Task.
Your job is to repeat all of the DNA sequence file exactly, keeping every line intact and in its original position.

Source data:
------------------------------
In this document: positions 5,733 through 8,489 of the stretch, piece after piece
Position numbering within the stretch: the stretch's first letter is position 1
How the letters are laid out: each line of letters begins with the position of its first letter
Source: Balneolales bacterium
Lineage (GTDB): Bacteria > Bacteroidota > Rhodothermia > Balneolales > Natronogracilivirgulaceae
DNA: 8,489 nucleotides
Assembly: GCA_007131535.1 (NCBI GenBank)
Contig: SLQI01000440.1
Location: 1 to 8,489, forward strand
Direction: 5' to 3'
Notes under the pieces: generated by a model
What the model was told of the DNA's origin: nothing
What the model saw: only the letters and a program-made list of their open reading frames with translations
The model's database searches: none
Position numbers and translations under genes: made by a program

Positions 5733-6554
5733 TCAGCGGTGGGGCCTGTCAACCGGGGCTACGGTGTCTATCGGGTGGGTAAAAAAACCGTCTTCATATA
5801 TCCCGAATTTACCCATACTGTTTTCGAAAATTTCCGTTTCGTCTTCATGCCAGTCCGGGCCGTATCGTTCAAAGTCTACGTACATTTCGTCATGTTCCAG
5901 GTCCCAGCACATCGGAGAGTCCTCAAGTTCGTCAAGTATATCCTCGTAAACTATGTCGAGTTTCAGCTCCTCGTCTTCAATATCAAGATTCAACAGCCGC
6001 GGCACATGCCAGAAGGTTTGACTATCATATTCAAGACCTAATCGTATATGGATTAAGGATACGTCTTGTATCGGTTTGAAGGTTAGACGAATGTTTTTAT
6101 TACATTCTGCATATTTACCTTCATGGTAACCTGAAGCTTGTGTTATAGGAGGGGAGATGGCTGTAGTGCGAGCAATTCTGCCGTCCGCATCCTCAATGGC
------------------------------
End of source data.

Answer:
In this document: positions 5,733 through 8,489 of the stretch, piece after piece
Position numbering within the stretch: the stretch's first letter is position 1
How the letters are laid out: each line of letters begins with the position of its first letter
Source: Balneolales bacterium
Lineage (GTDB): Bacteria > Bacteroidota > Rhodothermia > Balneolales > Natronogracilivirgulaceae
DNA: 8,489 nucleotides
Assembly: GCA_007131535.1 (NCBI GenBank)
Contig: SLQI01000440.1
Location: 1 to 8,489, forward strand
Direction: 5' to 3'
Notes under the pieces: generated by a model
What the model was told of the DNA's origin: nothing
What the model saw: only the letters and a program-made list of their open reading frames with translations
The model's database searches: none
Position numbers and translations under genes: made by a program

Positions 5733-6554
5733 TCAGCGGTGGGGCCTGTCAACCGGGGCTACGGTGTCTATCGGGTGGGTAAAAAAACCGTCTTCATATA
5801 TCCCGAATTTACCCATACTGTTTTCGAAAATTTCCGTTTCGTCTTCATGCCAGTCCGGGCCGTATCGTTCAAAGTCTACGTACATTTCGTCATGTTCCAG
5901 GTCCCAGCACATCGGAGAGTCCTCAAGTTCGTCAAGTATATCCTCGTAAACTATGTCGAGTTTCAGCTCCTCGTCTTCAATATCAAGATTCAACAGCCGC
6001 GGCACATGCCAGAAGGTTTGACTATCATATTCAAGACCTAATCGTATATGGATTAAGGATACGTCTTGTATCGGTTTGAAGGTTAGACGAATGTTTTTAT
6101 TACATTCTGCATATTTACCTTCATGGTAACCTGAAGCTTGTGTTATAGGAGGGGAGATGGCTGTAGTGCGAGCAATTCTGCCGTCCGCATCCTCAATGGC